System Stability

Unless you just now started using WordPress, odds are pretty good that you’ve had problems with your website. With the vast number of themes and plugins, it’s only a short while before something doesn’t work the way you wanted it to.

Issues with WordPress can normally come about with a new plugin update or core update and while many times it’s easy to remember that you updated ‘XYZ’ plugin just before things went haywire, with WordPress 5.5’s auto-update feature (and many plugins already having this built-in for quite some time now) you may not even know an update happened without a good WordPress audit log.

Accountability

By far, this is one that really goes amiss by lots of administrators. If you have multiple people authoring or editing content on a WordPress website, or you have a client who has the admin role, it’s important to know what changes are being made and who is making them.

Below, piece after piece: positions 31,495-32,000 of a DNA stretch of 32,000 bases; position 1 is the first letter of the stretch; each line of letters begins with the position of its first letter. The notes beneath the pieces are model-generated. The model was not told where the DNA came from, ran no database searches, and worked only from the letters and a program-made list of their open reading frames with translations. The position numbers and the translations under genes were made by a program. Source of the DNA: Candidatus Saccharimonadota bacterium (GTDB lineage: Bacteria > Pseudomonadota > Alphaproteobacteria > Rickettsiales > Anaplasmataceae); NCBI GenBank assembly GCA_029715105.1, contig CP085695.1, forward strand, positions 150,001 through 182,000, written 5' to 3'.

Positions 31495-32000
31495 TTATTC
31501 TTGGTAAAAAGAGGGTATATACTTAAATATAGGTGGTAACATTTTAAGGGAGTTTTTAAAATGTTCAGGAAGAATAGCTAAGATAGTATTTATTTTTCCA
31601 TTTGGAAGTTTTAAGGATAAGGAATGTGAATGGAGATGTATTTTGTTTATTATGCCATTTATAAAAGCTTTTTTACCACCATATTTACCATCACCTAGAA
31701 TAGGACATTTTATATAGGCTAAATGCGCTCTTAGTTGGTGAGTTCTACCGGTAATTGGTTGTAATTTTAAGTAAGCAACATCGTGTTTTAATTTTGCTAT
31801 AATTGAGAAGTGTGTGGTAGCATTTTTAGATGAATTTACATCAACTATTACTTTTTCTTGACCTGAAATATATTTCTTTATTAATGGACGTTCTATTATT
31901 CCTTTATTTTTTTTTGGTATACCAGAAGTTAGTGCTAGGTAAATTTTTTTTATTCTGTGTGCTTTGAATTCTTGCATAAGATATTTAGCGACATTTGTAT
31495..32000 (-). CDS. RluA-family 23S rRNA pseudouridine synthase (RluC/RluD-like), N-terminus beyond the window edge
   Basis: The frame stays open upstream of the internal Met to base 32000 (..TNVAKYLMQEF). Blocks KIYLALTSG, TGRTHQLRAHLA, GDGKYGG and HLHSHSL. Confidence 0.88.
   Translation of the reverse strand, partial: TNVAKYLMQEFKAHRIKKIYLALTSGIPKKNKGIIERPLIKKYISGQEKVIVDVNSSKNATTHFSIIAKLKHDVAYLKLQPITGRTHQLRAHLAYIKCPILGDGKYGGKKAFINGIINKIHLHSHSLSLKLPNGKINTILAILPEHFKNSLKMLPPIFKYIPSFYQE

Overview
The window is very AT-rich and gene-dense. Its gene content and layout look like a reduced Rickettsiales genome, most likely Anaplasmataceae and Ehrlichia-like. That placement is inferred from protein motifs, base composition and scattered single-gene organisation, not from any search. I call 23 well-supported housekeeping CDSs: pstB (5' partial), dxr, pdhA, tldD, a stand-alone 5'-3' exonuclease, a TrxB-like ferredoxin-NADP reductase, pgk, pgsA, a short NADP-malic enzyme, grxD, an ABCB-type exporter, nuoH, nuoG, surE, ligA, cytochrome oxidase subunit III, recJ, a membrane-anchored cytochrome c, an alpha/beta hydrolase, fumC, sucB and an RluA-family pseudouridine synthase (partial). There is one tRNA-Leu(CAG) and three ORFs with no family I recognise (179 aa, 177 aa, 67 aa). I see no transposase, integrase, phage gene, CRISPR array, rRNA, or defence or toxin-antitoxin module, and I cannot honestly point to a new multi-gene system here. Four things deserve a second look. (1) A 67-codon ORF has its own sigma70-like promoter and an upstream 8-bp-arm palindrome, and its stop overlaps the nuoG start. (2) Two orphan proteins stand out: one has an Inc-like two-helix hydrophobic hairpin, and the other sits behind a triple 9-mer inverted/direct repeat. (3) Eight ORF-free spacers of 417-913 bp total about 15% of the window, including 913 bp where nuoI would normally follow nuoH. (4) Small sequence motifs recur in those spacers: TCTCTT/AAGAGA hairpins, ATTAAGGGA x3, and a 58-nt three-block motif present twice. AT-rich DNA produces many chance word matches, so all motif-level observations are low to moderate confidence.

Perhaps an admin user installs a new plugin from the WordPress 5.5 block directory without realizing it (which is really easy to do now) and it breaks something on the site. That user may be able to come to you, the support person, knowing that it broke while they were using it, but they don’t even realize they installed a plugin.

Another example that has happened to probably every single WordPress agency out there, is when a client comes to you after breaking their site and insists they made no changes. Not only might you be on the hook to fix it without charging them a cleanup fee, but it’s much harder to fix without a history of the changes that were made.

Having a way to look into the history of changes on a WordPress site via a WordPress activity log gives you the tools you need to overcome these challenges.

man using a tablet to audit wordpress activity
The right tools allow you to keep track of what’s happening on your site from anywhere, any time.

Tools for Auditing WordPress

Just like security happens in layers, so does auditing. The general rule of thumb is you want to audit everything and you want to save those logs for at least 1 year if you have the space to do so.